Today’s guest post is written by Spike Cook, Principal of RM Bacon Elementary School in the Millville Public School District (Millville, NJ).
What does it mean to be connected? First and foremost, October is Connected Educators Month, and you can go on-line to take as much as you want. It doesn’t mean violating copyright laws or offering someone’s intellectual property as your own. However, it does mean you need to find the resources and the people who can help you change the mindset in your school. Think of it as entering into your own favorite buffet. Choose what you want as you make your way through the line.
Everyday millions of educators throughout the world are sharing ideas, successes, failures and resources. Thankfully, they take the time to post their learning through blogs, articles, videos and podcasts for others to see. It is all out there for the taking!
Where are the great ideas?
For instance, you may follow one of the many educators on Twitter who are talking about classroom design. You realize that it is an area that needs improvement in your school but there hasn’t been anything that caught your eye. Then, you see a picture of a classroom in Missouri (Thanks Bob Dillon) and you share it with your grade level partners.
“Look what I saw on Twitter. We could try this in our first grade class.”
Perhaps you are looking to take your video production to the next level. You may want to check our Brad Gustafson in Minnesota and see all of the amazing videos he posts using TouchCast. “Look what I saw a principal doing in Minnesota,” you may say, “I want to try that!”
Maybe you are searching for ideas to improve the connections between families, community and the school. You might want to check out Ben Gilpin’s weekly school blog that features an inspiration story, pictures from around the school, and resources for further inquiry.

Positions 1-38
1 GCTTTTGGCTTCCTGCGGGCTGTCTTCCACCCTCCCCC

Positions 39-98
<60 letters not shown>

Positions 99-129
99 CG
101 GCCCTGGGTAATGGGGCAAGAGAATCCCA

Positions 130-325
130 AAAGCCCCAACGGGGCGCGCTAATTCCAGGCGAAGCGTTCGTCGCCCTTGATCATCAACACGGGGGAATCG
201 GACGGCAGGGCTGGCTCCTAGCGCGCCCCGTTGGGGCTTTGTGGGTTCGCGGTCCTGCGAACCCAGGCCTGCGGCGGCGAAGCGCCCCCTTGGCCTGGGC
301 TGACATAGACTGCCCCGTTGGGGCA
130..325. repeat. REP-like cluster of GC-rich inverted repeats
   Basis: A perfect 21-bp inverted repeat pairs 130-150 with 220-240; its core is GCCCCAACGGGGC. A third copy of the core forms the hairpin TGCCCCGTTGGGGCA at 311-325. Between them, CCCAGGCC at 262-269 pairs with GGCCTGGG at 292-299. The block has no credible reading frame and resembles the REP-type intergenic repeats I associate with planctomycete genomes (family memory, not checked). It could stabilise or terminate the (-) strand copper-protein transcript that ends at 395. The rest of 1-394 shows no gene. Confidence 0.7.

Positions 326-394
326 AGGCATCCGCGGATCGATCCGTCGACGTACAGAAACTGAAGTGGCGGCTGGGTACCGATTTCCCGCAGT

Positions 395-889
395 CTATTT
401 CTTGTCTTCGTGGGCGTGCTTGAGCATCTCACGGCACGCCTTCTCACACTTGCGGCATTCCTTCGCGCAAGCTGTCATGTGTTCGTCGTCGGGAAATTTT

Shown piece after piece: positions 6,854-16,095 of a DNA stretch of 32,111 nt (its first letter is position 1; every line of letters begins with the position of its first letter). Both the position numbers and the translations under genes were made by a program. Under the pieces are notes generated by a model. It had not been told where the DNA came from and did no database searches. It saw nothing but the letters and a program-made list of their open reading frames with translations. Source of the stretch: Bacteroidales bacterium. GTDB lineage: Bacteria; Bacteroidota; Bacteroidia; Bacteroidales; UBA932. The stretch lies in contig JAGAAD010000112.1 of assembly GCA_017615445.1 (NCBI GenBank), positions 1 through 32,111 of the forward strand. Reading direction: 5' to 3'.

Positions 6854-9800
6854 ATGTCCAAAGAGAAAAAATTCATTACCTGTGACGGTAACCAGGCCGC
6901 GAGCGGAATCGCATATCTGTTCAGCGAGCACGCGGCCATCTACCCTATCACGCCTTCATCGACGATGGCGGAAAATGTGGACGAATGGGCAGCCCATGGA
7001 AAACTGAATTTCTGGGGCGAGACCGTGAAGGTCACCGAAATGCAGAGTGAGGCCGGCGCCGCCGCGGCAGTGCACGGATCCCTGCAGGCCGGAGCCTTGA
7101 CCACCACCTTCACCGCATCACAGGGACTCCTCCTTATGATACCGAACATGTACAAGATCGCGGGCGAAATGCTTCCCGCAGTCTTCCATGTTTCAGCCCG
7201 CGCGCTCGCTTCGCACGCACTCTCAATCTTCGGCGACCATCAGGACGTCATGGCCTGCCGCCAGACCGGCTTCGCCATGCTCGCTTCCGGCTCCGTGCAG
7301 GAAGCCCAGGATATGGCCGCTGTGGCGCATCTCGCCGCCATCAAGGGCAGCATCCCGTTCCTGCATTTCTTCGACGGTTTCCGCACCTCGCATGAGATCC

All of this is literally at your fingertips.
Take a few ideas, take as many as you want, and watch your school climate and culture change for the better. There is no one monitoring how much learning you take from this buffet. In fact, take this article, print it out and put it in your faculty lounge for someone else to take. Chances are, you will begin taking more than you are sharing, but if you take enough, you might start paying it forward!
Where can you start?
- Sign up for Twitter and access this amazing set of resources from Jerry Blumengarten (AKA @cybraryman)
- Check out the weekly or daily Twitter chats based on your interests or passions
- Attend a free Edcamp to learn from educators in an “unconference” setting that is focused on learning not titles or experts. What makes Edcamps so special is that you are able to control your own learning. As you enter an Edcamp, you will see that there is no Keynote or pre-registered sessions. When the session boards begin to take shape, it is only because people are passionate about the topic. As you attend sessions, you can simply leave or find something else if it didn’t suit your needs. If you want to create your own session, you have the power to do so, and you might be surprised by how many others follow your lead.
- Keep coming back to Education Week! There are blogs covering any facet of education, regardless of whether you are a teacher, principal or school superintendent.
In the End
We no longer have an excuse for not learning. At our fingertips is a gateway into learning. If you’re trying Twitter or flipping the classroom or your leadership for the first time, or entering into the world of makerspaces; know that it will feel uncomfortable, and it will not look perfect the first time.
One of the greatest parts of Connected Educators Month is that it celebrates all educators, teachers or leaders, who are trying to dive deeper into their own learning in order to inspire students to dive deeper into theirs.
Spike C. Cook is the author of two books from Corwin Press; Connected Leadership: It’s Just a Click Away, and Breaking Out Of Isolation: Becoming a Connected School Leader.
Connect with Spike on Twitter.
The opinions expressed in Peter DeWitt’s Finding Common Ground are strictly those of the author(s) and do not reflect the opinions or endorsement of Editorial Projects in Education, or any of its publications.